Masks are ways to either allow or disallow sections or portions of an image or photograph to be viewed. Thus, one can use masks to create interesting results, either in framing a photograph or presenting it in an unique fashion. In this guide we will just explore one technique for using masks that are located in your PSP program.
THE BASIC TECHNIQUE
The basic technique for using the available masks located in one's PSP program is very simple and will be an effective way to enhance a photograph.
Now, your selected layer is set.
- Choose a photograph, then create a new top layer
- Flood Fill the top layer with a solid color (I use White)
- Then select Layers || Load/Save Mask || Load Mask From Disk
(In PSP, Masks are located in the PSP/Masks folder. One can view these images with a PSPimages extension and one will see a white selection and a black area. The White selection defines what pixels will be viewed and the black area what pixels will not be seen when using a mask.)
- In the Masks Window, one has various options:
- Mask: This box when opened with down arrow displays all the various masks from which one can choose.
- Orientation: As a rule one should use 'Fit to Canvas' though experiment with the other options to see how they would appear.
- Preview: This box shows a preview of the mask on the layer.
- Create Mask From: As a rule one should use 'Source Luminance' though experiment with the other options as well.
- Options: Check 'Invert Transparency" (By using a top white (or other colored) layer, this box needs to be checked in order to only block out the edges of the photograph or to show the center portions. If on uses the mask directly on a photograph then do not check this box.)
- Then, Click on the LOAD Button
- In the LAYERS PALETTE make sure the layer 'Mask - Raster 2' is highlight, though it ought to be highlighted by Default.
- Right Click on the layer to view the drop down menu.
- Select and click on DELETE
- A message window pops up 'Would you like this mask merged into the layer below it?
- Click on the YES button
- Then, highlight the 'Group - Layer 2' layer and again right click on that layer and select 'Ungroup Layers'
||The original photograph used in an earlier guide with a purple cast original.
||The original photograph used in an earlier guide that was enhanced from a purple cast original.
||Using the steps outlined above on a white layer to create a mask. This mask suggests a ragged edged photograph.
||Selected another mask from the list. This photograph is now interestingly centered. One could crop the edges some to reduce the amount of the white around the edges.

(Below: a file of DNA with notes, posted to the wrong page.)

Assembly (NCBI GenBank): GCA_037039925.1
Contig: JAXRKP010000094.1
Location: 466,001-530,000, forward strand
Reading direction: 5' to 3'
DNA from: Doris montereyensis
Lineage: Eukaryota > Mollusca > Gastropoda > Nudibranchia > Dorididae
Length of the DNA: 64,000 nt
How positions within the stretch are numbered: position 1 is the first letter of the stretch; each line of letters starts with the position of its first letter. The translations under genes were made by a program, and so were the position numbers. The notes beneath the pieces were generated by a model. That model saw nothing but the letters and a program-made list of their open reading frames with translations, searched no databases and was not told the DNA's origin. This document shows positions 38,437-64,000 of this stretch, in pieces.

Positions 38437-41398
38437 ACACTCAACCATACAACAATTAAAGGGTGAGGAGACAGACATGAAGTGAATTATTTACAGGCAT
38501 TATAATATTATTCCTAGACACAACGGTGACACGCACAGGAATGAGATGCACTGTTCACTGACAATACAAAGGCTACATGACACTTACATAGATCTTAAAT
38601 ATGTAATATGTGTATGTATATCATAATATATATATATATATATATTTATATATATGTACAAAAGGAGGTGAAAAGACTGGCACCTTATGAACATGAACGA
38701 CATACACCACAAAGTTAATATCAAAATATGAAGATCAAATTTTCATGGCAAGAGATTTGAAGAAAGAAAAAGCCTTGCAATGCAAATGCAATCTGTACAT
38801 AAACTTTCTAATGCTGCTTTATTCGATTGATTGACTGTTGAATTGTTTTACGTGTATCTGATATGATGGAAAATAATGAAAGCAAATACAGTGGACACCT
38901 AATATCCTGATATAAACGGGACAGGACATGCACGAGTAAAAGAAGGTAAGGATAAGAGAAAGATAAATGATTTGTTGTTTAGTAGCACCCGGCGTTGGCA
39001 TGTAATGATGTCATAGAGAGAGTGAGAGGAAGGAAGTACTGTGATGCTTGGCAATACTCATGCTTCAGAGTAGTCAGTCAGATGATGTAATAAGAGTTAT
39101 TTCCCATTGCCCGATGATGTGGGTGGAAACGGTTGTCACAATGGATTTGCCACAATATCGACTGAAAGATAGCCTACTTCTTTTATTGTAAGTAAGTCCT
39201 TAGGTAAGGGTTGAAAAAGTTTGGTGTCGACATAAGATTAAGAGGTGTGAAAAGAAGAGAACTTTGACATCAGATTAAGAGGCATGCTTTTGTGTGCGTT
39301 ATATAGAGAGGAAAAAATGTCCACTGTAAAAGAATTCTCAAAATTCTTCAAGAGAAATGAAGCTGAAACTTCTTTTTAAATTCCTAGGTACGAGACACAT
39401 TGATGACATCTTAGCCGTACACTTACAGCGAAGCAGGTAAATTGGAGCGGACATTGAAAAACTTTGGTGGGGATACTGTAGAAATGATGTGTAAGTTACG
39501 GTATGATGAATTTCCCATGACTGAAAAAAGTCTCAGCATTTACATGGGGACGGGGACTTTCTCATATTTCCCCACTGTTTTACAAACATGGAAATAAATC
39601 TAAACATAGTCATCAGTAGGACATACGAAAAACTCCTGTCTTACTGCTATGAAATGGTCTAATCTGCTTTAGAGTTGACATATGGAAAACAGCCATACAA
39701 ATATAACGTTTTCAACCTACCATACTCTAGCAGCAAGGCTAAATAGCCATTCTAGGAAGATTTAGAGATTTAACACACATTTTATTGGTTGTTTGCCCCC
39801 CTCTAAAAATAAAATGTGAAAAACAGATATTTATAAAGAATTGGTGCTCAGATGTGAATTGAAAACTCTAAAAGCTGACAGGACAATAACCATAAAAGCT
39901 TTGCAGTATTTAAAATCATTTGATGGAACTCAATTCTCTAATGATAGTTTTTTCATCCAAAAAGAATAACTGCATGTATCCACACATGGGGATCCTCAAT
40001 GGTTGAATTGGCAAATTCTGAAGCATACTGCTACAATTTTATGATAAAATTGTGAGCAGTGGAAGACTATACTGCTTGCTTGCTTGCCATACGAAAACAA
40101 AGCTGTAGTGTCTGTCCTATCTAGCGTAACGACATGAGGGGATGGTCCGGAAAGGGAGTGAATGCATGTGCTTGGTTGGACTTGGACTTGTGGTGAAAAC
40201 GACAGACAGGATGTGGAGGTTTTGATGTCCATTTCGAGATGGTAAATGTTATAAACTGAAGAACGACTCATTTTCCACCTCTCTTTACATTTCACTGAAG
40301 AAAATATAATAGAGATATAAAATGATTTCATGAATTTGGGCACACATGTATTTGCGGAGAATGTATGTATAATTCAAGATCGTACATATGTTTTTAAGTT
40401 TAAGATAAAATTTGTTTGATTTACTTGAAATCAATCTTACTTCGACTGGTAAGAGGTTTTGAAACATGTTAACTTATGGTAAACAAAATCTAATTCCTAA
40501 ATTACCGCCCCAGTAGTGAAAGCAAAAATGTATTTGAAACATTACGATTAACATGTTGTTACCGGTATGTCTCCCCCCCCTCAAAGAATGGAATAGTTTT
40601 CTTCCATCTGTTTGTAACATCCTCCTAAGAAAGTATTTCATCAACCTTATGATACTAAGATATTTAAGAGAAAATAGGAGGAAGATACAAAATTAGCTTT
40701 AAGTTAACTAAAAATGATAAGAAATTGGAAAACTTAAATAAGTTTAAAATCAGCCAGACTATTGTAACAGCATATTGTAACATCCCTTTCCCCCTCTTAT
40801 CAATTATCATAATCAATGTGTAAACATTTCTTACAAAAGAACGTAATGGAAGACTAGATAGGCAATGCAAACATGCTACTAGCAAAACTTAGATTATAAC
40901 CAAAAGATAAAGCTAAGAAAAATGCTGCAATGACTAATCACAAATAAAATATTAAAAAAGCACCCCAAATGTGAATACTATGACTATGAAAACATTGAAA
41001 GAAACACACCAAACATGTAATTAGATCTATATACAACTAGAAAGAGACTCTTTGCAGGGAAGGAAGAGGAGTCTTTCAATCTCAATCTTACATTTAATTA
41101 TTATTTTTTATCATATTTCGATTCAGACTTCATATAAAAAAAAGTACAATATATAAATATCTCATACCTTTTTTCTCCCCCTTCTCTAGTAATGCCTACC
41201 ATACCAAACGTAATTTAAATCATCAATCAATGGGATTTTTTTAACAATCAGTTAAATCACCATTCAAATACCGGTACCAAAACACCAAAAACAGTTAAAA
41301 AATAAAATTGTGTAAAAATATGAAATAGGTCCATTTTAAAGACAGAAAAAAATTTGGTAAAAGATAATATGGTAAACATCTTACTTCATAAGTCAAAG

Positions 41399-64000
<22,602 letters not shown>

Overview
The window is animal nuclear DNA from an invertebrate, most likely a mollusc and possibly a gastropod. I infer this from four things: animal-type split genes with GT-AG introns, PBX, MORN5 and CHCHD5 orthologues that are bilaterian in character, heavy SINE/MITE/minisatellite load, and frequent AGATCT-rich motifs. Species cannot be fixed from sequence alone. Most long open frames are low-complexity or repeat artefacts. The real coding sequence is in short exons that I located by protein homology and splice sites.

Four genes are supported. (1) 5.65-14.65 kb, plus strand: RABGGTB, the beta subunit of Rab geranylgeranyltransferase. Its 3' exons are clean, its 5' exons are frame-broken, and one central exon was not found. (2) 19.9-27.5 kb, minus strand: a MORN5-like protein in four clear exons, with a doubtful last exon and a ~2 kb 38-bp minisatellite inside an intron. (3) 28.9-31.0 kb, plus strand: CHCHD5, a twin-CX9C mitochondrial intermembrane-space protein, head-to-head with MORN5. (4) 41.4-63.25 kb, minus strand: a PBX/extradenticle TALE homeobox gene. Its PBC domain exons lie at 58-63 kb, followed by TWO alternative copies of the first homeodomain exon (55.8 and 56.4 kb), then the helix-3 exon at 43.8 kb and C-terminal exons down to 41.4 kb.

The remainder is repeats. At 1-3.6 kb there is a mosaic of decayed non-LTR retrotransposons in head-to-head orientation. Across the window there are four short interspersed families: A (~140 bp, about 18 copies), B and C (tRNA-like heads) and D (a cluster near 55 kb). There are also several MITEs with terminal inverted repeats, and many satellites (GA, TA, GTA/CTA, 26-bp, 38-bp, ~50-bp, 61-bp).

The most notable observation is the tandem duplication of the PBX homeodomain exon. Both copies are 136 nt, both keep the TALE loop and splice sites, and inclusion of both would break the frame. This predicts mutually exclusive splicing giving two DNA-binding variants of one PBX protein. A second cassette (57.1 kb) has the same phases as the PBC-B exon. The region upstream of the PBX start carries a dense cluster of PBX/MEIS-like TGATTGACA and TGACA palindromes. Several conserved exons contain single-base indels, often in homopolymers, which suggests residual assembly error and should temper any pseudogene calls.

||The final mask layer was enhanced first using a wood selection, then using an inner bevel to create a wooden frame. This technique will be described in another guide.
||Another wood frame enhancement of the mask including using a sculpture selection as well as a texture and inner bevel. This technique also will be described in another guide.
Working with the masks on the drive following the above steps can be a lot of fun. Often when I use a mask, I can spend hours just trying one mask after another to find something I like for a particular photograph.
One technique I use is that after I have created the mask I do NOT use the Delete step. I use the UNDO (ctrl+Z) to try out another mask. When I find one I want to use, then I will Delete and Ungroup to fix the mask.
Often then I will work with the Mask layer and work with other enhancements such as the Inner Bevel to create a frame, or various selections to get a decorated mask. Sometimes I will use a drop shadow inside the mask edges (not always easy to do).
First, learn to use masks and then just explore other ways to work with them. Have fun.
- When completing a tutorial or series of tutorials, and having placed them upon your web page, post in the SLP Forum your completed work using this layout:
- Name or Screen Name.
- Web Site URL.
- Version of PSP using.
- List of Tutorials completed.
- Post your Work:
- List what you did, feature, options used, values.
- Indicate steps taken and results.
- Indicate things you found interesting, worthwhile and any other comments.
- List some of the similarities you found between the Menu System, Palettes, and Keyboard shortcuts.
- Post any questions and comments in the SLP Forum.
Curriculum Guide Index